The failure of Nigerians to invest in plantain processing has created an estimated demand-supply gap of 99,800metric tons of the flour, this presents an opportunity for entrepreneurs to invest in the value addition of the crop.
A recent plantain report by the Bill and Melinda Gates Foundation puts Nigeria’s plantain flour production at 25, 200 metric tons (MT) and estimated demand at 125,000MT.
This means that currently, there is a 99,800MT demand and supply gap in production, showing a huge potential in the subsector for investments opportunities.
“Plantain business is booming now in Nigeria because there is a strong demand for the flour,” said Adjarho Oghenekaro, national president, Banana and Plantain Farmers Association of Nigeria (BAPFAN) in a telephone response to BusinessDay.
“Processing plantain helps in reducing post-harvest loss of the crop which is currently about 30 percent,” Oghenekaro said.
According to the Food and Agricultural Organisation (FOA), Nigeria is Nigeria fourth largest producer of plantains, with 2.8 million metric tons per annum, behind Ghana with 3.6 million MT, Cameroun with3.5 million MT and Colombia with 3.3million MT.
“I lecture at one of the higher institutions in Ondo State but went into processing plantain when I realised the demand for processed plantain products is becoming huge daily,” said Adekonbi Olufunke, CEO, Providence Plantain Flour.
“The business is lucrative and demand is growing daily both locally and internationally. I am currently registering my business to commence exporting my products next year,” Olufunke said.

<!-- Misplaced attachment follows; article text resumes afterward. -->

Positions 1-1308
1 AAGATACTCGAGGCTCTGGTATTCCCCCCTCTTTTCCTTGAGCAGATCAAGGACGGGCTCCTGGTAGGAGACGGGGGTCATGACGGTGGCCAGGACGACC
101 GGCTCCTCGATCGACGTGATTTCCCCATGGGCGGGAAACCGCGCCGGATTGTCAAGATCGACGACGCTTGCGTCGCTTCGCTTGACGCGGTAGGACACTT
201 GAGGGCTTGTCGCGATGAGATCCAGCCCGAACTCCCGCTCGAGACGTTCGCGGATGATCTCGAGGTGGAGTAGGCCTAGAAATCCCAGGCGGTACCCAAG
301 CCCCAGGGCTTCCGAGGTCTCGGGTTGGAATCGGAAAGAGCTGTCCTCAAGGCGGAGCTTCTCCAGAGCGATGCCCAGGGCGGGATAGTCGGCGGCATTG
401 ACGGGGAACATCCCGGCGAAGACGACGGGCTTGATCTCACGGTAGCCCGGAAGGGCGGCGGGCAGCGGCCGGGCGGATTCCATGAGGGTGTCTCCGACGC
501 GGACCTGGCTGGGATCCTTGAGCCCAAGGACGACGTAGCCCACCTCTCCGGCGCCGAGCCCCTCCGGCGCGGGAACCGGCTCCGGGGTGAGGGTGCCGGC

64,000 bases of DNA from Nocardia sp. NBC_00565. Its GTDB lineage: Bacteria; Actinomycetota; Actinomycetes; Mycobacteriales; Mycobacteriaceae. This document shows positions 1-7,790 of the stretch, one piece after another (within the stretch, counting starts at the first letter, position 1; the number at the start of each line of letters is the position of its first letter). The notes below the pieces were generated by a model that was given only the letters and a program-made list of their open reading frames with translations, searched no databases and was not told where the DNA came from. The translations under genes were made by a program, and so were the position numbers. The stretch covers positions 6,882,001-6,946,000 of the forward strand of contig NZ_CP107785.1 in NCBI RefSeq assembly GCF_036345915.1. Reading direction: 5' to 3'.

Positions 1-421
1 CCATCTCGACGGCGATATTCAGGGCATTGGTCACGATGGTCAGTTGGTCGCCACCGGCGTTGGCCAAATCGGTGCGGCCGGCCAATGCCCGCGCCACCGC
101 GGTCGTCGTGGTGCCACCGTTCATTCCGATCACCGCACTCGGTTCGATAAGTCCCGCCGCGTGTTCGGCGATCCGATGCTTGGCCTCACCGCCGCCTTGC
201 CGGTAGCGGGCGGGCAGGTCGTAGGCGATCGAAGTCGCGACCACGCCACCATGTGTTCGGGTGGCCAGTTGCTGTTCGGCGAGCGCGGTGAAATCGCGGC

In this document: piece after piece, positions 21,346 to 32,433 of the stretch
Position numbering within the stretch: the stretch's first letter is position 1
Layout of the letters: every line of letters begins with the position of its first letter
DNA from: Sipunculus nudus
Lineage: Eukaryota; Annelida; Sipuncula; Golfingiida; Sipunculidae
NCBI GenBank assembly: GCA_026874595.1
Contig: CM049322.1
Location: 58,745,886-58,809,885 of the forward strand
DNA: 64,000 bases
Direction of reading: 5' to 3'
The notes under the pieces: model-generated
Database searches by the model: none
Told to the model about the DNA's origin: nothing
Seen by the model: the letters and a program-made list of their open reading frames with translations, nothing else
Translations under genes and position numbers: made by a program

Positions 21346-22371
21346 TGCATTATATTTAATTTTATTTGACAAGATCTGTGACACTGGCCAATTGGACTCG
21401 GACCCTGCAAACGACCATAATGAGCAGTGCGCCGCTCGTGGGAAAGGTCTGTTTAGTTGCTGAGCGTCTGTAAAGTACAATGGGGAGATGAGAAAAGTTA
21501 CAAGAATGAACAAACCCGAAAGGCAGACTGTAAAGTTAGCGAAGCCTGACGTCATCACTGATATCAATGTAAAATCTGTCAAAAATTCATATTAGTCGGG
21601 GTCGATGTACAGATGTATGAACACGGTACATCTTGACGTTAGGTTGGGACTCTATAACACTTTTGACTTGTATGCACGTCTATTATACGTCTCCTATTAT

She called for the support of processors of the produce with cheap agro finance to enable them purchase processing machines and dryers as well as advocacy on health benefits in plantain consumption, noting that some Nigerians still have wrong perception that its consumption is meant for only diabetes patients.
Besides cocoa, cashew and sesame, plantain is another crop in Nigeria that has huge export potential.
Plantain can be eaten raw when ripe, processed into flour to make ‘elubo’, a local meal consumed in Nigeria with soup and also serves as industrial raw material in firms producing sanitary pads, fabrics and also for the food and beverage industry for making baby foods, biscuits, bread and cakes.
Its nutritional benefits include low-fat, good for blood pressure, a key source of vitamins and minerals, high in fibre and rich in protein. This makes the consumption of plantain a great option for diabetic patients.
Currently, one of the major challenges for plantain farmers and processors is the unavailability of cheap agricultural finance for the subsector and the informal nature of activities in the industry.
“The country is yet to realise the full potential in the production of plantain because activities in the subsector are still largely informal and unregulated. Also, most farmers and processors cannot easily access cheap credit,” Oghenekaro who is also a processor and was earlier quoted said.
He called for the proper organisation and coordination of activities in the subsector to explore opportunities in plantain production to create jobs and generate income, adding that the industry has the potential of generating $2.5 billion annually from export.
The plantain fruit is an all year crop but its main seasons are August through December.
Plantain can be grown in 17 states across the country with major production occurring in the humid forest agro-ecological zones which aligns with the South-South and South-West. Oyo, Bayelsa, Edo, Ondo, Ogun, Taraba, Ekiti, Osun, Cross River and Akwa Ibom accounts for over 60 percent of Nigeria’s total annual production.